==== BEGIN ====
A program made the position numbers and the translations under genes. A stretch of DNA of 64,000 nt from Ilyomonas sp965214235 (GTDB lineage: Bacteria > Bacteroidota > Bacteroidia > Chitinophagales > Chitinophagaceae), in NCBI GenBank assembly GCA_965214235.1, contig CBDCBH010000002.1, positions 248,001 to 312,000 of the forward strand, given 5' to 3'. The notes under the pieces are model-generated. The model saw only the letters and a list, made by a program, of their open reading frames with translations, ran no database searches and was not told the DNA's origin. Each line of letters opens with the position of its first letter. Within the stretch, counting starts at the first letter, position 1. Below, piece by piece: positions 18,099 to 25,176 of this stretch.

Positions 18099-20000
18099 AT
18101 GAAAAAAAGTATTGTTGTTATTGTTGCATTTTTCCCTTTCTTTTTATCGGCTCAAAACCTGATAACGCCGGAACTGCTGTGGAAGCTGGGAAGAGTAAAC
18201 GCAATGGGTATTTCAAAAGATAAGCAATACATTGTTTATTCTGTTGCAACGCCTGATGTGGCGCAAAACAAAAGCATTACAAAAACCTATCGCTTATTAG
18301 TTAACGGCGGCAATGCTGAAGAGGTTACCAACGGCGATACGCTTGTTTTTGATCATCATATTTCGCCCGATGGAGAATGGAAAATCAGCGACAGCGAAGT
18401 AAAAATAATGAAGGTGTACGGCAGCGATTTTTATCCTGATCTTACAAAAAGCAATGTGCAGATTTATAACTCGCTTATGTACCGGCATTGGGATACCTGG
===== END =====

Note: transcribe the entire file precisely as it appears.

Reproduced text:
A program made the position numbers and the translations under genes. A stretch of DNA of 64,000 nt from Ilyomonas sp965214235 (GTDB lineage: Bacteria > Bacteroidota > Bacteroidia > Chitinophagales > Chitinophagaceae), in NCBI GenBank assembly GCA_965214235.1, contig CBDCBH010000002.1, positions 248,001 to 312,000 of the forward strand, given 5' to 3'. The notes under the pieces are model-generated. The model saw only the letters and a list, made by a program, of their open reading frames with translations, ran no database searches and was not told the DNA's origin. Each line of letters opens with the position of its first letter. Within the stretch, counting starts at the first letter, position 1. Below, piece by piece: positions 18,099 to 25,176 of this stretch.

Positions 18099-20000
18099 AT
18101 GAAAAAAAGTATTGTTGTTATTGTTGCATTTTTCCCTTTCTTTTTATCGGCTCAAAACCTGATAACGCCGGAACTGCTGTGGAAGCTGGGAAGAGTAAAC
18201 GCAATGGGTATTTCAAAAGATAAGCAATACATTGTTTATTCTGTTGCAACGCCTGATGTGGCGCAAAACAAAAGCATTACAAAAACCTATCGCTTATTAG
18301 TTAACGGCGGCAATGCTGAAGAGGTTACCAACGGCGATACGCTTGTTTTTGATCATCATATTTCGCCCGATGGAGAATGGAAAATCAGCGACAGCGAAGT
18401 AAAAATAATGAAGGTGTACGGCAGCGATTTTTATCCTGATCTTACAAAAAGCAATGTGCAGATTTATAACTCGCTTATGTACCGGCATTGGGATACCTGG